The Little Boy dropped on Hiroshima, August 6th 1945. ___________________________________________________
Since 2006, artist Hiroshi Sunairi has been distributing the seeds of these Hibaku trees throughout the United States and Singapore, inviting people to plant and nurture the growing artifact. This is an act of remembrance and a memorandum of hope established through the on-going life of these trees. This project is a nod towards the slow process of healing after significant disaster. Now, the daughters, and daughter’s daughters grow proudly throughout the world.
Allow me to introduce B-5. That is the name of our tree, perhaps not our One Tree, but the tree we are most interested in for now. Its tall and sturdy above ground, but the unseen – whats below the bark and underneath the soil has been a mystery. By following the root, from root flare at the base of the tree trunk out until we reach the end of the root, we can observe the extent to which tree canopy has any correlation to root spread. This is an experience of slowing down time – many hands and many hours later, the one tree root is still not exposed. Could you imagine the entire allée coming down by man power only? No machines, just simple hand tools and shovels to relieve the trees from their medium. This is a process of upheaval. While we are engaging with these trees as a living laboratory, we are also participating in the unhurried disassociation of a tree and its environment. Every hole, every accidental slice of a root, every footstep that increases soil compaction affects this tree’s next calculated measure to prepare for its steady future. Does it know it does not have a future?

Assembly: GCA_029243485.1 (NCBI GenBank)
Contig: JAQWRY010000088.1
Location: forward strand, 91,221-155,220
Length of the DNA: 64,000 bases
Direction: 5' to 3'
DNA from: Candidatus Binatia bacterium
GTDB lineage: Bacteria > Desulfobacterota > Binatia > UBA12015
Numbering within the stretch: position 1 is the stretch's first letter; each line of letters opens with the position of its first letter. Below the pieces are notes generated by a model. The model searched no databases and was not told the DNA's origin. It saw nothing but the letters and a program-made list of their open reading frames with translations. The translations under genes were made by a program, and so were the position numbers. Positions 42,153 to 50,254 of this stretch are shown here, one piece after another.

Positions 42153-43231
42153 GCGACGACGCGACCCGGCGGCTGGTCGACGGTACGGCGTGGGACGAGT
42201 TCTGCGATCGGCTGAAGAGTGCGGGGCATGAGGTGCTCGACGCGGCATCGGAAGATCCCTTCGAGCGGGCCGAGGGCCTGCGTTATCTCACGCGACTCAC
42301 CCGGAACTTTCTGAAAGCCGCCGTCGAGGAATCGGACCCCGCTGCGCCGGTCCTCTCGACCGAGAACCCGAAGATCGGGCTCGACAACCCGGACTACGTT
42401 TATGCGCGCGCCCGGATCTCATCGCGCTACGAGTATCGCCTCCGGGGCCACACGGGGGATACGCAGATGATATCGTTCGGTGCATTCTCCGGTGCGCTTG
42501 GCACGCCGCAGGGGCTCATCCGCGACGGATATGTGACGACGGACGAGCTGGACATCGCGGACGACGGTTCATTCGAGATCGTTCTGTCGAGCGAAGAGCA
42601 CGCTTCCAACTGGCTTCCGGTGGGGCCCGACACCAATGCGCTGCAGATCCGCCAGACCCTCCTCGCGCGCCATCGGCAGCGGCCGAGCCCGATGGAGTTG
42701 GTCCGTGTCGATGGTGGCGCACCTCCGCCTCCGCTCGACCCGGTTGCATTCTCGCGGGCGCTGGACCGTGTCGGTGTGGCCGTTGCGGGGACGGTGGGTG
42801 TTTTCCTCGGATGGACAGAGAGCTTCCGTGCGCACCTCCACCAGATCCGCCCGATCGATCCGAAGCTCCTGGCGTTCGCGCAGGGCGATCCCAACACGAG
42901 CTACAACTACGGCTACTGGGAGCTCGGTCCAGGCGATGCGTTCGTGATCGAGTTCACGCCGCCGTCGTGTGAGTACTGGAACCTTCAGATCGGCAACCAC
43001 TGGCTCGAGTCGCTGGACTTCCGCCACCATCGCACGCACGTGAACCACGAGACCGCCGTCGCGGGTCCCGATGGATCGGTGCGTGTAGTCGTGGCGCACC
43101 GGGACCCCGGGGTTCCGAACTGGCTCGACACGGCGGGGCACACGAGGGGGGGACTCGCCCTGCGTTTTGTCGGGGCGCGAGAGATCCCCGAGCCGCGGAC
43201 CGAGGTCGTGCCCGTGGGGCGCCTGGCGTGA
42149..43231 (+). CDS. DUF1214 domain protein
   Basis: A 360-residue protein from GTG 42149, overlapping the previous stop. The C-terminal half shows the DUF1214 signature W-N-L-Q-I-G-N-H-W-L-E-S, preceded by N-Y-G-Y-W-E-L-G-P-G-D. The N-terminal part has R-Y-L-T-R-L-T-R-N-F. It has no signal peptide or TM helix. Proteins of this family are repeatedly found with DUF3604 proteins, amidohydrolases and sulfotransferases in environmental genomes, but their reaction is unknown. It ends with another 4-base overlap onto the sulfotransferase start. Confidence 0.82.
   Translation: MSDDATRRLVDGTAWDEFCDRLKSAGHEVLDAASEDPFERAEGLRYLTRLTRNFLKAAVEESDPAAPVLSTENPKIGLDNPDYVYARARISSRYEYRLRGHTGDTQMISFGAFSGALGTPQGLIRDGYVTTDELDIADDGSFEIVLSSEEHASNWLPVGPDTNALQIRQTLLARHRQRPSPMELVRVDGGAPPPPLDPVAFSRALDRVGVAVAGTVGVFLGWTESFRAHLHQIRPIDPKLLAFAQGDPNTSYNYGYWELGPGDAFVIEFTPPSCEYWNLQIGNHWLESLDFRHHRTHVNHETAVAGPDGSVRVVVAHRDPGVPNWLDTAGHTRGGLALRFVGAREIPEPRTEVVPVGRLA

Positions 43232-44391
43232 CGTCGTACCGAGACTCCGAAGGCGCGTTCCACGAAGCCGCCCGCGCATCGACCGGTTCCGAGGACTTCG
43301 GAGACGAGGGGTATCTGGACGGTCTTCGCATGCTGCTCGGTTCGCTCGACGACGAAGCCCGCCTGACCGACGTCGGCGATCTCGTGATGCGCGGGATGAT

An unexpected gush of tannin filled liquid streamed out from our Haglof Borer. The smell, a reminder of our rotting tree-forts from childhood. And the taste? Obligatory, raw, but rancid the way cow manure smells like fresh air.
To distill one from many. And then to build back up into a chorus of independent forms.
It looks simple. It looks easy. But it takes painstaking patience to collect the point data, patch and convert the points into a complete cloud, dissect the data into individual tree files, convert those individual tree files to formats that are usable in other programs, import those new tree files, apply animation, render, compose, and finally post.
We spent the day surveying the Brookings Allée at Washington University in St. Louis by capturing 50 3D laser scans that formulate point clouds with Tomislav Zigo! More to come on where we go from here, but for now, here are our scans and some images of us in action.